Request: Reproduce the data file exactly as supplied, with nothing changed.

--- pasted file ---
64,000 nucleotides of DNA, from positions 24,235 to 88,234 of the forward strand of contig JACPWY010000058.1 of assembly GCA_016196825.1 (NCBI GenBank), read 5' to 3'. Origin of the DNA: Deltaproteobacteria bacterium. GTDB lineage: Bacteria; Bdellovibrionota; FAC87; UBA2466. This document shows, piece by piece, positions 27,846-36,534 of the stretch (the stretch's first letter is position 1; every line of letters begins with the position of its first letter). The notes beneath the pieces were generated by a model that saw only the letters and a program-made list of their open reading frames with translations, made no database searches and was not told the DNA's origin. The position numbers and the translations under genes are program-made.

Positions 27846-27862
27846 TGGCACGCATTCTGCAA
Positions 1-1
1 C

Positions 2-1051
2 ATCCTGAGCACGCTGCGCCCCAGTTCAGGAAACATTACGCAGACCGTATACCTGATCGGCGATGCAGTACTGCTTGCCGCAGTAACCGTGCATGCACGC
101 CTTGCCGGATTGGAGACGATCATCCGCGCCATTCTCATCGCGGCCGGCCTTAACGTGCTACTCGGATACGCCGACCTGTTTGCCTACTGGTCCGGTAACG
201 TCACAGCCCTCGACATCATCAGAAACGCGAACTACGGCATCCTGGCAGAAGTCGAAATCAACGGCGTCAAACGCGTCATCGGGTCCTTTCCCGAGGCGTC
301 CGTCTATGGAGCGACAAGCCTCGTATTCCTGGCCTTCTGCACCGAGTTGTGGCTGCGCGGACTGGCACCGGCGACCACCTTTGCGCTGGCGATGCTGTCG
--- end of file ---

64,000 nucleotides of DNA, from positions 24,235 to 88,234 of the forward strand of contig JACPWY010000058.1 of assembly GCA_016196825.1 (NCBI GenBank), read 5' to 3'. Origin of the DNA: Deltaproteobacteria bacterium. GTDB lineage: Bacteria; Bdellovibrionota; FAC87; UBA2466. This document shows, piece by piece, positions 27,846-36,534 of the stretch (the stretch's first letter is position 1; every line of letters begins with the position of its first letter). The notes beneath the pieces were generated by a model that saw only the letters and a program-made list of their open reading frames with translations, made no database searches and was not told the DNA's origin. The position numbers and the translations under genes are program-made.

Positions 27846-27862
27846 TGGCACGCATTCTGCAA
Positions 1-1
1 C

Positions 2-1051
2 ATCCTGAGCACGCTGCGCCCCAGTTCAGGAAACATTACGCAGACCGTATACCTGATCGGCGATGCAGTACTGCTTGCCGCAGTAACCGTGCATGCACGC
101 CTTGCCGGATTGGAGACGATCATCCGCGCCATTCTCATCGCGGCCGGCCTTAACGTGCTACTCGGATACGCCGACCTGTTTGCCTACTGGTCCGGTAACG
201 TCACAGCCCTCGACATCATCAGAAACGCGAACTACGGCATCCTGGCAGAAGTCGAAATCAACGGCGTCAAACGCGTCATCGGGTCCTTTCCCGAGGCGTC
301 CGTCTATGGAGCGACAAGCCTCGTATTCCTGGCCTTCTGCACCGAGTTGTGGCTGCGCGGACTGGCACCGGCGACCACCTTTGCGCTGGCGATGCTGTCG